Tag Archives: Myanmar

Princess Traveler #sol16 23 of 31

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The other day, over dinner, Mel and I were telling stories of our travels together (we’ve been to Egypt, Myanmar, and Thailand), and the story of our 12-hour overnight bus ride from Inle Lake to Bagan, Myanmar came up. In this story, I play the “princess traveler,” as she tells it.

Over the years, while living abroad, my friends have lovingly joked that I’m a “princess traveler.” Let me clarify this by saying that when compared to typical American travelers, I am far from princess-like, but when compared to backpackers and seasoned international travelers, I tend to fall further along the princess line. I admit that I tend to over pack, but that’s just because I like to be prepared and have options when it comes to fashion. I also admit to preferring (ok…demanding) that the place I stay have hot water. Furthermore, I admit to a minimum standard of food and food cleanliness, which means that I may not eat from that street vendor I saw cooking without washing his hands first. But, I am not sure that these things make me a “princess traveler.” I’ll let you decide.

Let me preface this story by saying that our trip to Myanmar was almost completely unplanned, as we got our visas a day before we were set to leave. That being said, we didn’t research much of the travel between places in Myanmar, nor did we book any accommodation beforehand. See…totally not princess-like! Now back to Mel’s story.

We had already been to Yangon, and had just finished up our stay in Inle Lake. Our last city in Myanmar would be Bagan, the city of a thousand of temples. Our 16-hour bus ride from Yangon to Inle Lake was pretty luxurious, by developing country standards, so we had high hopes for our 12-hour ride to Bagan. Mel got the window on the first bus ride, so this time it was my turn. Unbeknownst to me, Mel had just eaten something that would later disagree with her stomach big time, giving her food poisoning for days to come.

To say this bus was a disappointment would be an understatement. The VIP treatment we received on the Yangon bus was long gone, as were the comfy recliner seats. We were basically on a school bus. For 12 hours. Overnight. On the worst roads ever. But, determined to make the best of it, I settled into my window seat. Using my neck pillow, I nuzzled up next to the window, getting as comfortable as I could. I donned my eye mask to block out the light and my ear buds (playing soothing classical music of course) to block out the sound, and settled in for some sleep.

Mel, who was getting sicker and sicker as time went on, was not as cozy and comfy as me. Her stomach, which was already gurgling and flip flopping all over the place, thanks to the bout of food poisoning settling in, was made worse by the bumpy roads and, as you can imagine, poor quality shocks on our bus. Without a window to lean on, and no neck pillow to use, she was left to try and sleep by laying her head back against the non-reclining seat. Anyone who’s ever ridden a school bus knows this is not really the most conducive position for sleep. To make matters worse, Mel had the unfortunate experience, being on the aisle where a small seat folded down next to her, to be seated next to a Burmese man who thought her shoulder was perfect for sleeping on. So, here she is, sandwiched between two people, one of whom was encroaching on her space by sleeping on her shoulder, on a bumpy bus, with a gurgling stomach, unable to sleep, and she looks over at me, with my neck pillow and eye mask on, snoozing away, while she’s in utter pain, and she is struck by my utter princess-ness. The way she tells it, when we arrived in Bagan at just shy of 5:00 am, I pulled the eye mask off, scrunched up my face, and said in my most whiny voice, “Ugh! I am so tired! I had the worst sleep ever!” I can’t imagine I’d ever do that, but my memory fails me at the moment. 😉 Boiling over, she regales me with her trip, complete with sleeping-on-the-shoulder guy and the fact that she had to have the bus stop twice, in addition to the scheduled rest stops, so she could throw up on the side of the road. OK, she wins. Her ride was worse.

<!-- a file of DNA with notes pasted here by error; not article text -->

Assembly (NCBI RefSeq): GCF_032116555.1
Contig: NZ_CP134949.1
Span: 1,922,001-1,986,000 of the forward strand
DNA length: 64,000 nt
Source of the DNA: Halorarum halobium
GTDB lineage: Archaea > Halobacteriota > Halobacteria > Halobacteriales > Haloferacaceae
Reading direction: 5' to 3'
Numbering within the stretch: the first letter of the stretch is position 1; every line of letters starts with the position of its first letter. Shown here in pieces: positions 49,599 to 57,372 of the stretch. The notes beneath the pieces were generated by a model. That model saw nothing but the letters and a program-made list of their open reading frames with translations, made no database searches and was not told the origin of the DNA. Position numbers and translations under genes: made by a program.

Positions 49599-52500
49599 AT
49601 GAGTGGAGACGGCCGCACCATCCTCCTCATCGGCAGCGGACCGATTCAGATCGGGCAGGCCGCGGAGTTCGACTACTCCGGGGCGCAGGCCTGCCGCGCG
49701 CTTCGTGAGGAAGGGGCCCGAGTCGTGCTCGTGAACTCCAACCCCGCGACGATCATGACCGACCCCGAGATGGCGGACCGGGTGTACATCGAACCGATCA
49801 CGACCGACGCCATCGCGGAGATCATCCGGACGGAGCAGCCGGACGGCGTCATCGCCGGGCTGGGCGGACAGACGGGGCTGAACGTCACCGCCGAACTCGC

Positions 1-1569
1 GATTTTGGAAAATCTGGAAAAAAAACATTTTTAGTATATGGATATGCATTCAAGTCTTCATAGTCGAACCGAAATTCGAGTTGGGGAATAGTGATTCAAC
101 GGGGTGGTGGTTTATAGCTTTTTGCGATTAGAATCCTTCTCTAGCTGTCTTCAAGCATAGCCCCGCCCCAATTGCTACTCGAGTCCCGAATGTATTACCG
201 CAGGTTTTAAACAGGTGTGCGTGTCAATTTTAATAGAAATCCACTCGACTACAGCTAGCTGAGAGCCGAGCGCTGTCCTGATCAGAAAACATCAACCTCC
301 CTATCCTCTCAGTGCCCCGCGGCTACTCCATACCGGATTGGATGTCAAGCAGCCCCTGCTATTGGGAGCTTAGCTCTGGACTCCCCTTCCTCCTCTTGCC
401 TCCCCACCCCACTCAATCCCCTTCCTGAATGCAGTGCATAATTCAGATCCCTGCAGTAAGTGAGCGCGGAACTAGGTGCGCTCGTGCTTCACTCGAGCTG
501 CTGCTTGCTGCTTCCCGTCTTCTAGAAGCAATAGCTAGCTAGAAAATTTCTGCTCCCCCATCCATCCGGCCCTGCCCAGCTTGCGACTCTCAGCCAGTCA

Once in Bagan, with the sun not yet out, we get into the only available taxi- a horse drawn carriage. In case you were wondering, this isn’t an ideal form of transportation for a sick and grumpy passenger. OK, remember when I told you that we were adventurous, fly-by-the-seat-of-our-pants travelers? Well, that means that here we are at 5:00 am with no place to stay, and no Internet on our phones to look up a place. Huge dilemma. We asked the driver to take us to a nearby hotel, and when he drove up, I was a little taken aback by the look of it. I asked the driver to go ask if they had hot water (yeah, yeah, I know…princess). It turns out they didn’t. Back to the bumpy road we went, in search of a bed and hot water. The next place didn’t have any either. Mel, by this point, had lost her patience with me, and said, in no uncertain terms, that I had one more shot. Remembering I had downloaded an app for Myanmar that worked offline, I found a hotel whose reviews were pretty good. It just so happened it was on the opposite end of town. Mel acquiesced, and off we went. Lucky for me, they had hot water and vacancy! We checked in, had a hot shower, and took a much-needed nap.

Upon waking, we spent the rest of the day in awe of the temples. I wish I could say that the bus ride was the worst thing that happened on our trip, but as it turns out, I was wrong about our return flight times, and we had another adventure!

I’m not that much of a princess, am I?

A Year in Photos- 2015 #sol16 20 of 31

Last year, I wrote a post sharing my favorite photos from 2014. This was a really great way to reflect on my year, and to relive some of my favorite moments. So here goes 2015’s year in photos (in chronological order). I hope you enjoy! 🙂

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All photos copyright of Jennifer Kesler. Please do not use without permission.

Things I’ve Collected in my Travels- SOL#26